CO2-based vehicle taxes must remain fair with WLTP results states ACEA
17 April 2018
Taxation on motor vehicles in Europe is worth €413 billion a year, around three times the total budget of the European Union, according to data published by the European Automobile Manufacturers Association (ACEA).
The information was published in the group’s 2018 Tax Guide which contains the most recent information about taxes on vehicle acquisition (VAT, sales tax, registration tax), vehicle ownership (annual circulation tax, road tax) and motoring (fuel tax).
‘Motor vehicle taxation is worth hundreds of billions of euros per year to European governments, contributing significantly to publicly-funded projects and the overall health of the economy,’ said ACEA Secretary General, Erik Jonnaert.
The new Tax Guide shows a wide variation in both the basis for taxation and tax levels across the European Union. Several member states tax cars on their power, price, weight, cylinder capacity or a combination of these factors. Increasingly, however, countries are adopting CO2-based taxation.
According to the Guide, 20 EU member states currently tax vehicles based on their CO2 emission levels. Since September 2017, these emissions are measured using a new lab test, called WLTP. As this new test is more rigorous than the old one (NEDC), it results in a higher CO2 value for a specific vehicle. The actual performance of the car itself is not affected: the increase in CO2 is due only to the technical differences between WLTP and NEDC and is a reflection that WLTP better represents driving reality.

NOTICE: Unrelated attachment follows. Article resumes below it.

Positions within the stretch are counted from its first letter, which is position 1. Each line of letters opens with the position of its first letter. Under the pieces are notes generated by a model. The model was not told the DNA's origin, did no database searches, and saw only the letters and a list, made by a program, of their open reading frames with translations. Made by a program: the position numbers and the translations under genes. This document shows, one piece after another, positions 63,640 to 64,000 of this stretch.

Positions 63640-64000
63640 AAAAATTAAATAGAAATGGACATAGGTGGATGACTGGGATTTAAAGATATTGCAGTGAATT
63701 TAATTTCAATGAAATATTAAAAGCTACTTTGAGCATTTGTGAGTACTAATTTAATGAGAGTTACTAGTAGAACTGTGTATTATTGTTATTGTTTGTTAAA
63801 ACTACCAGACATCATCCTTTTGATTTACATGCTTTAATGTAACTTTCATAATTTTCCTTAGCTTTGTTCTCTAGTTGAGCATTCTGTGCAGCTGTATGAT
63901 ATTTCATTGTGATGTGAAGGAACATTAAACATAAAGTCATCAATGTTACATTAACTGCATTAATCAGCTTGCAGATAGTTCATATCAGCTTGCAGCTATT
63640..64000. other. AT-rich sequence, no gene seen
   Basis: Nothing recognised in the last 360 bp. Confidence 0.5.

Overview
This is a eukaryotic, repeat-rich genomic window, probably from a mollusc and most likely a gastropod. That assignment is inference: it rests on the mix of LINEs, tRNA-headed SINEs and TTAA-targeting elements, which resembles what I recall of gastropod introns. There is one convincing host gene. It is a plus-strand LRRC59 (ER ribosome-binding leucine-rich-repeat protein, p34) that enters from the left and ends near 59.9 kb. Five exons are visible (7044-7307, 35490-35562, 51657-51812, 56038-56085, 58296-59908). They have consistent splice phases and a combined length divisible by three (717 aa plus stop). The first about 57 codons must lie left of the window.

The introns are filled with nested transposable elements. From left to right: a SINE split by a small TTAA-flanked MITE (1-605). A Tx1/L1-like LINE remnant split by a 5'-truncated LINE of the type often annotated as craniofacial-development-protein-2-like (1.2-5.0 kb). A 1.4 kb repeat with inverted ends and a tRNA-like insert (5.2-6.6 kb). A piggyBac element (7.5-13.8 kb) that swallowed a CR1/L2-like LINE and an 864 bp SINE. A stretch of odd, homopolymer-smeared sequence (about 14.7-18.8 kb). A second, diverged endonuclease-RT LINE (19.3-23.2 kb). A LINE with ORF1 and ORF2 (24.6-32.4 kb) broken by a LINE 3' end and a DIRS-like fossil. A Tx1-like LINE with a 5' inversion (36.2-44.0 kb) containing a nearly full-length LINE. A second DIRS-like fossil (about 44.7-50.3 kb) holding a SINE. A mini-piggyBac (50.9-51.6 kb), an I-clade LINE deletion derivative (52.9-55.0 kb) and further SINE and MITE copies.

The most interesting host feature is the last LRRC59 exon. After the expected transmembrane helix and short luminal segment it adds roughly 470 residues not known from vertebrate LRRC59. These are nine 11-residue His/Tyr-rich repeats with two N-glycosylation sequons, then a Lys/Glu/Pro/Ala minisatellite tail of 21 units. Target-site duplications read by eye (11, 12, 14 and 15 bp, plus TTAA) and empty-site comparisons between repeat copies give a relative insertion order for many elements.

If national governments simply apply the existing CO2-tax scheme to the new WLTP values, they could put a new car type introduced to the market after September 2017 in a higher tax band than a similar car with NEDC values which came on the market before that date. Currently, national tax regulations continue to be based on NEDC values, and each member state can decide when it will implement the shift to WLTP. The earliest WLTP taxation will be applied from July 2018 in Denmark.
Jonnaert added: ‘Governments must ensure that the transition to WLTP will not negatively impact vehicle taxation. A failure to do so could increase the financial burden on consumers and lead to overall confusion.’
The issue has already been identified by countries that tax according to CO2 emissions. Ireland was one such country that needed to ensure a dual set of numbers was included from September 2017 on new models, which will be phased out when all vehicles have to undergo WLTP testing from September 2018.
The Tax Guide also lists the countries that offer incentives for electrically-chargeable vehicles. These incentives mainly consist of tax reductions and exemptions (such as Austria and Germany), and bonus payments and premiums for the buyers of electric vehicles (France and the UK).